Is the Race Narrowing?
Trump has pulled ahead in some individual polls but Biden continues to have a commanding lead.
Democrats and Anti-Trump Republicans fearing a repeat of 2016 have added anxiety this morning, as some swing state polls are showing movement in Trump’s direction.
The reputable Des Moines Register (“Iowa Poll: Donald Trump takes over lead in Iowa as Joe Biden fades“) shows a big change in the Hawkeye State:
Republican President Donald Trump has taken over the lead in Iowa as Democratic former Vice President Joe Biden has faded, a new Des Moines Register/Mediacom Iowa Poll shows just days before Election Day.
The president now leads by 7 percentage points over Biden, 48% to 41%. Three percent say they will vote for someone else, 2% aren’t sure and 5% don’t want to say for whom they will vote.
In September’s Iowa Poll, the candidates were tied at 47% to 47%.
As we’ve noted here many times, one problem with projecting state outcomes is that there is a relative dearth of polling. The same poll shows a key Senate race swinging back to the incumbent Republican (“Republican Joni Ernst pulls ahead of Democrat Theresa Greenfield in closing days of U.S. Senate race“).
Similarly, some polls are showing a tightening in Pennsylvania. The Washington Post (“Democrats grow more anxious about Pennsylvania“) notes that the Democrats are definitely concerned about the Keystone State. Still, that’s only partly about the polls.
Joe Biden on Saturday prepared to mount a last-minute, two-day blitz of Pennsylvania, amid concern among some local Democrats about a potential late shift that would threaten his narrow advantage there and mirror President Trump’s 2016 comeback.
Most Democrats still believe Biden will capture Pennsylvania, and he maintains a modest polling lead there, but their confidence has eroded in recent weeks with emerging signs of a tightening contest in the state, according to elected officials, strategists and party activists. Both sides believe the outcome in Pennsylvania will be crucial in determining who wins the White House.
The causes of Democrats’ anxiety are varied. They worry about potential trouble with mail-in ballots during a pandemic. They are concerned about the prospect of a voter surge in White, rural areas favorable to Trump and signs of lower-than-anticipated turnout among the Democratic base.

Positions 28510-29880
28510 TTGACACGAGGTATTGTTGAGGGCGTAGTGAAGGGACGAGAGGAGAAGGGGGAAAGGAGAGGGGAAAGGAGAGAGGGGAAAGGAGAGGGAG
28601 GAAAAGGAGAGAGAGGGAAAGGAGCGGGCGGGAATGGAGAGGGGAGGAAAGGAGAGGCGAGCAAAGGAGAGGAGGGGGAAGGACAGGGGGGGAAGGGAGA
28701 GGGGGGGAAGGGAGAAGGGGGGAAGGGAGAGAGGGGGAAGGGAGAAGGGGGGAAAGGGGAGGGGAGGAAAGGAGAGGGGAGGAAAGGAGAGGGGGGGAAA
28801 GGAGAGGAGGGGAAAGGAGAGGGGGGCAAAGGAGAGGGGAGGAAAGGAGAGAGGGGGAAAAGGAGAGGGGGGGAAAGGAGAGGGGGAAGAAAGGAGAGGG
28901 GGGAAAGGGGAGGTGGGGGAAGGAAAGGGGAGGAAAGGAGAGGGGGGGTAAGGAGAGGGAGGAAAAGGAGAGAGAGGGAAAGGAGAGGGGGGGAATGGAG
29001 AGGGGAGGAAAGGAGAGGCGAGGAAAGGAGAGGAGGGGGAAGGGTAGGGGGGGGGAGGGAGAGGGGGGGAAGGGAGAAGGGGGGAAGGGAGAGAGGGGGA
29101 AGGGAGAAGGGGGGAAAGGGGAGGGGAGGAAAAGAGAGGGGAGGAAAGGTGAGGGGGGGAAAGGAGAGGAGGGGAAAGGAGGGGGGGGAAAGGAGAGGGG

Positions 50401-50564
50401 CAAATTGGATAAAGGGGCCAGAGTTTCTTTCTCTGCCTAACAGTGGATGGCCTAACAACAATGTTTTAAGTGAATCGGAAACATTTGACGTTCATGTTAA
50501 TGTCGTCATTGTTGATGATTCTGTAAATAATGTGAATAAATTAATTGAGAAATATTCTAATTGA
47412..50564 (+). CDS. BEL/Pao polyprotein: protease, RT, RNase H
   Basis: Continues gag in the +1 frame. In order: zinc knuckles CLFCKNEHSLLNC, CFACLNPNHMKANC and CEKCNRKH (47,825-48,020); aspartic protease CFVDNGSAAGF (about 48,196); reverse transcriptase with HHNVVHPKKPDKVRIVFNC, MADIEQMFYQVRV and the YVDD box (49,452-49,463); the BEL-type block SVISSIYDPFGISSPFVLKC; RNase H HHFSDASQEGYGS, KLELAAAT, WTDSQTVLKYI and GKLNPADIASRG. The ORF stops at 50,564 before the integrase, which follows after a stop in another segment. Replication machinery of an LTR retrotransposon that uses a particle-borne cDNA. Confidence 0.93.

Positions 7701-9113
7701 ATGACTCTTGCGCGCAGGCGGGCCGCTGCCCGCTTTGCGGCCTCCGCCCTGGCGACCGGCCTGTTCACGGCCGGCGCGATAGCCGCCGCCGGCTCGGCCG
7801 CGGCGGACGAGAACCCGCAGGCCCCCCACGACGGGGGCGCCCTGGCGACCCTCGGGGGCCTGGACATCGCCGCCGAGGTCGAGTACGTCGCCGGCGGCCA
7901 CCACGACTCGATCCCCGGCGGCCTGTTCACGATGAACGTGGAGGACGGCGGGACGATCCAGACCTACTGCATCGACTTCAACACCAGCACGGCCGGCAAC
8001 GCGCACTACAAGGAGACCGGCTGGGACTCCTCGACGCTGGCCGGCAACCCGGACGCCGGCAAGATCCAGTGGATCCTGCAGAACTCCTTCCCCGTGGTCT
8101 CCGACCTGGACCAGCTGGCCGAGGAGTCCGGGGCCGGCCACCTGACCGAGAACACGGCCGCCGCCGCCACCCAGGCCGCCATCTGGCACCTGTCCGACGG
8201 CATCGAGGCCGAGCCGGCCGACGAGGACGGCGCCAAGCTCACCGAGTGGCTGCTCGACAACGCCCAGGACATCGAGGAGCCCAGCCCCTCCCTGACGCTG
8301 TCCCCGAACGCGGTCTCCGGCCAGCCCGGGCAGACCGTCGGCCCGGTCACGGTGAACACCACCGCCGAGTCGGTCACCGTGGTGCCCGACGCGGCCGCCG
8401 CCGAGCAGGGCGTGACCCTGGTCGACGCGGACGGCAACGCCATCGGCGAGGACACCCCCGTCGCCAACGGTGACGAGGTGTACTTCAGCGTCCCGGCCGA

They are nervous about GOP efforts to place limits on voting. They cringe at the recent looting and violence in Philadelphia, which Trump has seized on to portray Biden as weak on crime and hostile to police. And they harbor lingering concerns about Biden’s muddled rhetoric on oil and gas, which has prompted inaccurate attacks that he advocates ending fracking.
“I am worried about Pennsylvania,” said Neil Oxman, a veteran Democratic strategist based in the state. Oxman cited several concerns, including the possibility that Trump’s base “will come out just a little bit stronger than our base.”
Many Democrats acknowledge that their doubts may be exaggerated by what happened four years ago, when Trump shocked analysts by narrowly winning Pennsylvania — a loss that Democrats did not see coming and have yet to fully recover from emotionally. Since then, consistent Democratic electoral gains in Pennsylvania have prompted Republicans’ own alarms about the state.
The polling aggregators, however, continue to show an overwhelming Electoral College margin for Biden. The FiveThirtyEight gang gives him a 91% chance of winning:
And their Electoral vote projection is actually up slightly, to a whopping 348 (remember, 270 is the threshold to win):
The slightly-Republican-leaning RealClearPolitics actually has it at 350-188 with tossups removed:
Even with tossups, Trump has to nearly run the table:
The headline of Nate Silver‘s Halloween post says it all: “Trump Can Still Win, But The Polls Would Have To Be Off By Way More Than In 2016.”
No, I don’t know who’s going to win the election. According to our forecast, President Trump still has a chance at a second term: a 10 percent chance, to be more specific.
But — even though we’ll still get a ton of polls on Sunday and Monday — I’ve seen enough based on the polls we got earlier this week to know that things aren’t likely to change all that much in our forecast between now and just after midnight on Tuesday, when we’ll freeze it.
There just hasn’t been any real sign that the race is tightening. If anything, Joe Biden’s margins are expanding slightly in the Upper Midwest. And there isn’t any particular reason to expect the race to tighten when more than 90 million people have already voted and the most important news story — that the United States just set a record for the number of COVID-19 cases in a day — is a negative one for Trump.
In fact, in many states, such as North Carolina, we’ve gotten what are likely to be the final polls of the state from most of the major polling firms. The one important exception is Pennsylvania, which some high-quality pollsters seem to have kept as the last state they’re planning to poll. And those polls could matter quite a bit. Pennsylvania is the most likely tipping-point state (it delivers the 270th electoral vote around 37 percent of the time in our forecast), so any deviation from Biden’s current 5.1-point lead in the polls there — say, if Biden climbs to a 6-point lead or falls to a 4-point lead — could make a fairly big difference in our forecast.
There’s a lot more there but you get the gist.
Looking at the RealClearPolitics no-tossup map again, we see that Biden needs to pick up only 54 Electoral votes, whereas Trump needs 145. Of the tossups, only Ohio, Texas, and Iowa are leaning in Trump’s direction—that’s only 62 Electors. Let’s give him North Carolina, Georgia, and Florida, too. That’s another 58 Electors, for a total of 120. He’d still need 25. Even adding Pennsylvania would leave him 5 short. And that’s with me flipping five states RealClearPolitics has going to Biden.